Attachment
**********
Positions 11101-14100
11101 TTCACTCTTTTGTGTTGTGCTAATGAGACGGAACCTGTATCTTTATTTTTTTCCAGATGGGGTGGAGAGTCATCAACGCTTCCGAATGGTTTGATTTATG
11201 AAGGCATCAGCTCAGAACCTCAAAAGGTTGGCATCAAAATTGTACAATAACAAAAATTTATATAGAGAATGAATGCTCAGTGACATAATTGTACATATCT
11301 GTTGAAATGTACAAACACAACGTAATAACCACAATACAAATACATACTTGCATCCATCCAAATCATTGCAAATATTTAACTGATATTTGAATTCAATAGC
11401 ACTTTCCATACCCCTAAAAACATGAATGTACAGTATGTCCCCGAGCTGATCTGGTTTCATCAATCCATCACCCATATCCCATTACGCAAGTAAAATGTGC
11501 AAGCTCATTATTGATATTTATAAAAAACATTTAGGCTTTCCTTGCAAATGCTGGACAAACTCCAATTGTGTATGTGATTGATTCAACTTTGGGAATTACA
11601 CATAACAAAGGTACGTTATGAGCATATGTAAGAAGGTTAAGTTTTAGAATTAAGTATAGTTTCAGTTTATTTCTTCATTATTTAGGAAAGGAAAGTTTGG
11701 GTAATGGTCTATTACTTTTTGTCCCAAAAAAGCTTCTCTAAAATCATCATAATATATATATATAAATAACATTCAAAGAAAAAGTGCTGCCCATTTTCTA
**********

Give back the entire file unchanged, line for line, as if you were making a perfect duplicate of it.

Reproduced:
Positions 11101-14100
11101 TTCACTCTTTTGTGTTGTGCTAATGAGACGGAACCTGTATCTTTATTTTTTTCCAGATGGGGTGGAGAGTCATCAACGCTTCCGAATGGTTTGATTTATG
11201 AAGGCATCAGCTCAGAACCTCAAAAGGTTGGCATCAAAATTGTACAATAACAAAAATTTATATAGAGAATGAATGCTCAGTGACATAATTGTACATATCT
11301 GTTGAAATGTACAAACACAACGTAATAACCACAATACAAATACATACTTGCATCCATCCAAATCATTGCAAATATTTAACTGATATTTGAATTCAATAGC
11401 ACTTTCCATACCCCTAAAAACATGAATGTACAGTATGTCCCCGAGCTGATCTGGTTTCATCAATCCATCACCCATATCCCATTACGCAAGTAAAATGTGC
11501 AAGCTCATTATTGATATTTATAAAAAACATTTAGGCTTTCCTTGCAAATGCTGGACAAACTCCAATTGTGTATGTGATTGATTCAACTTTGGGAATTACA
11601 CATAACAAAGGTACGTTATGAGCATATGTAAGAAGGTTAAGTTTTAGAATTAAGTATAGTTTCAGTTTATTTCTTCATTATTTAGGAAAGGAAAGTTTGG
11701 GTAATGGTCTATTACTTTTTGTCCCAAAAAAGCTTCTCTAAAATCATCATAATATATATATATAAATAACATTCAAAGAAAAAGTGCTGCCCATTTTCTA